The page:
Connie Norman
Connie Norman

Posts Tagged ‘Yoko Sekino Bove’

Western Table Manners – NCECA Houston

Tuesday, March 12th, 2013

NCECA is coming up FAST!  I’m having a really hard time keeping up!  Mike Olson and I coordinated a group show for NCECA of mostly western ceramic artists.  Our show is called Western Table Manners, and it’s all over the table in what will be in the show.

Houston Community College – South East

6815 Rustic

Houston, Texas

 I will post pictures when I get to NCECA, but for now, here is the PR that the HCC put out for all the shows that are going on at the college.

Here is a list of who’s in our show. 

Kurt Anderson

Elaine DeBuhr

Danny Brown

Rod Dugal

Lynn Munns

Connie Norman

Ryan Olsen

Mike Olson

Lisa Pedolsky

Yoko Sekino-Bove

Ted Vogel

Below you can see a list of all the shows at Houston Community College – Southeast

Congratulations to Yoko Sekino-Bove and Kip O’Krongly

Tuesday, April 12th, 2011

Ceramics Monthly just announced the Emerging Artists for this year!  And two of the 15 have been featured on this blog!!  Check out all the winners, tons of amazing work to feast the eyes. You can cast your vote for your favorite.  I think it will be a really hard choice. 

Read Kip O’Krongly’s interview here.


 Read Yoko Sekino-Bove’s interview here.

Yoko Sekino-Bove’s Workshop!

Wednesday, April 6th, 2011


Yoko’s Sekino-Bove’s workshop at Plinth Gallery was amazing.  Her generosity was incredible.  It was great learning all her “Japanese, Korean and Chinese Pottery” secrets.  She told all!  Yoko has a grand sense of humor and we were laughing the entire workshop.  I know we all loved it!  If you ever have a chance to take a workshop from Yoko, do it!!!  I really loved her work before and then during the workshop, I really fell in LOVE.  She can paint and draw like nobody’s business!  Wow! Thank you Yoko for everything!!

Plinth Gallery really treated us right for the workshop, they catered a lunch for us from Fuel Café again and it was delicious.

The only thing now, I wish I hadn’t gone to Yoko’s workshop because… show and workshop is next.  Yoko really set the bar high; I don’t know if I can live up to what she did.  Now, I’m really nervous.

Well, here is Yoko’s workshop…..

After the workshop we made origami cranes  for OshKosh B’Gosh, they are donating to the children of Japan, an article of clothing for every crane that they collect.

Yoko Sekino-Bove–Plinth Gallery Artist Interview

Tuesday, March 29th, 2011


  Plinth Gallery introduces the fine porcelain of Yoko Sekino-Bove in her exhibition, “Fragile Immortality”.  Yoko’s colorful drawings and delicate carvings illuminate the graceful porcelain forms that are somewhat reminiscent of historical Asian exports.  Yoko, originally from Osaka, Japan, entwines surface designs of plants and wildlife, with practical forms to create a story and an identity. –Jonathan Kaplan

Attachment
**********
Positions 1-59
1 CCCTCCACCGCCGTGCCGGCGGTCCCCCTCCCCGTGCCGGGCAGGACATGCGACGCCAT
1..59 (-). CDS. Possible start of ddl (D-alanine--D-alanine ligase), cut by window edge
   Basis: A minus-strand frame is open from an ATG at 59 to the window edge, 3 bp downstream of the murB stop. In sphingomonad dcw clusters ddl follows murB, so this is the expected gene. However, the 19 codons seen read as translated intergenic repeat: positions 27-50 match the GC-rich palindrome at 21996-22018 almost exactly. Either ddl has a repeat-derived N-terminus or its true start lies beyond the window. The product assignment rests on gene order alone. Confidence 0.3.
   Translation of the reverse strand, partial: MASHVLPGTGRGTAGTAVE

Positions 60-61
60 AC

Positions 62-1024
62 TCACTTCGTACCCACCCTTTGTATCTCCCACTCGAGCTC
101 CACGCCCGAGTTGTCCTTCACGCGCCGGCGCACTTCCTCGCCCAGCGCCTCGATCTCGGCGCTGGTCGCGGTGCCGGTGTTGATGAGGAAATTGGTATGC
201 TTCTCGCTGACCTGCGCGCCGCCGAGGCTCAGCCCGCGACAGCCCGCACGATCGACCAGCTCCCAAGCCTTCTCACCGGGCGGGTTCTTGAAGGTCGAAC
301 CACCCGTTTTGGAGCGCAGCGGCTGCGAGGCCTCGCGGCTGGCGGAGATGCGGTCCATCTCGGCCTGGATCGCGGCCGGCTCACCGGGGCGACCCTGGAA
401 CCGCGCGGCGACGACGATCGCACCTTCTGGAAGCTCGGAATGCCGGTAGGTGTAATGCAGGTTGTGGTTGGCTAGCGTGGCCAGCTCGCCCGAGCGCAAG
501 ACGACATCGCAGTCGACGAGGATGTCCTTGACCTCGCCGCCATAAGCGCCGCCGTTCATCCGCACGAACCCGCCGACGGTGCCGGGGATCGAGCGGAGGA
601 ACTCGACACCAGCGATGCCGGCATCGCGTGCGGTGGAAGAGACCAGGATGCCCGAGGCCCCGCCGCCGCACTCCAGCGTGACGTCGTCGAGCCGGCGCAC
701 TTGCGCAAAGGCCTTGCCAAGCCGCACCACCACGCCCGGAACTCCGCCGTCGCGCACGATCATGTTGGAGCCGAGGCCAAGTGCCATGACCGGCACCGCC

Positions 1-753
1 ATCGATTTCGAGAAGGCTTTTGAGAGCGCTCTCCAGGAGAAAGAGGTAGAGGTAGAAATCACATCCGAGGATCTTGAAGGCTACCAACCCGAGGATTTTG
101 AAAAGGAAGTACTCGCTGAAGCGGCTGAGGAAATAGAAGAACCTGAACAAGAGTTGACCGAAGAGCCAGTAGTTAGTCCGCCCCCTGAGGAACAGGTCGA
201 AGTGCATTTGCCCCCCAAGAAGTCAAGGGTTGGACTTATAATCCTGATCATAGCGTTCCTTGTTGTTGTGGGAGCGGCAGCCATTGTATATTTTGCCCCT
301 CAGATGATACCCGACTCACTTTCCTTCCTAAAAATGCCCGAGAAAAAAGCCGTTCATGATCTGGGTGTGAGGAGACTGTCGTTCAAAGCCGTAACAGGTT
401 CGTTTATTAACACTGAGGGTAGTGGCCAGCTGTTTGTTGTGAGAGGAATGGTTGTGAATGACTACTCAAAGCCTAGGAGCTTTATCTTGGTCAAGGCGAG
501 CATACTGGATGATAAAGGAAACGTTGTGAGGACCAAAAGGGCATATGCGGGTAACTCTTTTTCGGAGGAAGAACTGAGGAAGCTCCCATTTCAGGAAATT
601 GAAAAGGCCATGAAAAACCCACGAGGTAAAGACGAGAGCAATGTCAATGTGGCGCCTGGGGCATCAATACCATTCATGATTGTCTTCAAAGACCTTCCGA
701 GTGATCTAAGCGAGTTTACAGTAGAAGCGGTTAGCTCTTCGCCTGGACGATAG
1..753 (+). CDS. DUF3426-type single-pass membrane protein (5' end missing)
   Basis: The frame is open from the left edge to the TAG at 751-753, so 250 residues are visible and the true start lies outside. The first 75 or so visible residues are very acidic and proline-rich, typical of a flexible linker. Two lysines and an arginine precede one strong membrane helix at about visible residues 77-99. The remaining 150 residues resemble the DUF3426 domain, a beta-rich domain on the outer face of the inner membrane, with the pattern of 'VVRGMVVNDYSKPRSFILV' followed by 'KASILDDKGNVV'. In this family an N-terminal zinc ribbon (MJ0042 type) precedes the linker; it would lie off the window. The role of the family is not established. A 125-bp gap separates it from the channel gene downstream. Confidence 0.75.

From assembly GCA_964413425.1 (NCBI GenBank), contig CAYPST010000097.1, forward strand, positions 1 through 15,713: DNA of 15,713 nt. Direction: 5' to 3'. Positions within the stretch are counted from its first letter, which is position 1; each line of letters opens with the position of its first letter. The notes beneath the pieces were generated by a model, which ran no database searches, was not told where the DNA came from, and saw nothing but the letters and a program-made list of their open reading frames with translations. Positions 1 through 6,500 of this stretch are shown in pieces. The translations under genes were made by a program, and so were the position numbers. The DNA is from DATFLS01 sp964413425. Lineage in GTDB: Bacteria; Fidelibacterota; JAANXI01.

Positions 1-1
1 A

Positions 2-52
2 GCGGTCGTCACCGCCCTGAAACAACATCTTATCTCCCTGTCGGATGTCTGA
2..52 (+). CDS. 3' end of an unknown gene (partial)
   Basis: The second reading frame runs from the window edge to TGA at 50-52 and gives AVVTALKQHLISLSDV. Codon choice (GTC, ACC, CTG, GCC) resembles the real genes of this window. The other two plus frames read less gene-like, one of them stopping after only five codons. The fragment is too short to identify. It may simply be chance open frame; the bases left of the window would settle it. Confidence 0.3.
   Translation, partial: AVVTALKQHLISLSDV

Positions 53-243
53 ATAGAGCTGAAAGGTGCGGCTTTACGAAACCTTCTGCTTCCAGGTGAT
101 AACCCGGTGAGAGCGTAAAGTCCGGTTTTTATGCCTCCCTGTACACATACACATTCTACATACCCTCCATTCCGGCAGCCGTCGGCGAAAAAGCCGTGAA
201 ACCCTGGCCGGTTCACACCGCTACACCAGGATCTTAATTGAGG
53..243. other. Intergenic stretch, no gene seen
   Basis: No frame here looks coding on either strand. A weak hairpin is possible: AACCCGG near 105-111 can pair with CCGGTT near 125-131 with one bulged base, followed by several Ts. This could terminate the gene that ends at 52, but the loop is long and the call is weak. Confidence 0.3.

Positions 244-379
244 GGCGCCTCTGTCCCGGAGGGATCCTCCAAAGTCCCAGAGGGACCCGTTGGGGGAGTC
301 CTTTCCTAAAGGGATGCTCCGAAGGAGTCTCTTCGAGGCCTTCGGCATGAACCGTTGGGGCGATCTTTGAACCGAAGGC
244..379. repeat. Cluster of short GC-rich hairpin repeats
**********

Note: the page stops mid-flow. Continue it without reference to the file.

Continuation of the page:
Yoko will be giving a workshop at Plinth Gallery on Saturday April 2, Yoko Sekino-Bove will demonstrate decoration techniques including sgraffito, carving, stamping, and a variety of glaze painting, as well as wet clay surface techniques such as mishima and slip painting.  Students who participate in this workshop will make a variety of clay stamps to use on their own work.  Cost for this workshop is $85 which includes lunch. Space is limited to 20 students and advance registration and payment will guarantee a space. Please contact Plinth Gallery (303) 295-0717 or for additional information and to register.

A portion of all Gallery sales made during Yoko Sekino-Bove’s exhibition will be donated to The Mashiko Potter’s Fund, to assist ceramic artists in the Mashiko region of Japan who have been impacted by the recent earthquake.  We extend our sincere appreciation to Plinth Gallery artists who have agreed to participate in this effort, and we thank everyone for your support.

Reception with the Artist –First Friday, April 1st, 6 – 9pm  also open Second Saturday, April 9, 2011  noon-9pm

For more information go to Plinth Gallery. 


Tell us a little about yourself!

I came to the United States sixteen years ago, following a boy I was in love at that time. Though the love part didn’t work out, I found life in the States exciting and decided to stay here. Since then, it has been a great adventure with lots of ups and downs. I now live in a small town in Pennsylvania with my husband and a black cat (she is also a survivor), making ceramic pieces in my home studio. Life is full of surprises.


How did you become an artist?

My first college degree was in graphic design and I took pride in being a graphic designer until computer technology hijacked the art and craft of graphic design. While being frustrated by the transition in the design industries, ceramic classes in a community college comforted and reminded me the joy of creating work with my own hands. It was a giant leap to apply to a graduate school for Ceramics, but ironically the money I saved up from the design job supported me and allowed me to survive the toughest years. After my graduation, I spent a year as an artist-in-residence at the Armory Art Center in Florida. I have been a full-time studio artist since then.


How would you describe your style? One of the hardest things for artists to do is to stand apart from everyone else. How long did it take you to come up with your own style and signature look?

I believe it’s a great privilege to create functional work for people to use at their home. Because my work will be a part of their daily life and become a part of them in that way, I want to create something personal and honest for them. So each of my work has a story to tell, whether people can understand the story in the imagery or not. It is my hope that people can feel the whispers behind the pieces.

I use the sgraffito technique a great deal in my work. The sgraffito technique (applying black underglaze painting, then scratching the details off on the wet clay surface) was passed along to me by a friend in a ceramic class at a community college in Los Angeles about fifteen years ago. The technique offers endless possibilities, and a fond memory of wonderful friends in those classes.


What is your inspiration for your pieces?

Stories about nature, myth, people, and everything else. Usually the inspiration comes from a snippet of conversation, stories, news, interviews and other media. The plant and animal motifs are used as a metaphor, mainly because I don’t feel ready to use human figures (saving fun for later), sometimes suggestions work better than actual descriptions.

Once I was listening to the book on CD “Fruit Hunter” by Adam Leith Gollner, and it was so inspiring I had to make a teapot out of his descriptions of tropical fruits before the book ended. His writing about the people’s passion for exotic, goosy, fragrant, rare and forbidden fruits were so vivid, it was a fun challenge for myself.


What keeps you motivated?

There are so many interesting and exciting stories going around in this world, I have been having a hard time keeping up with them to create new work out of them. I want to share all the stories with people, in the form of ceramics.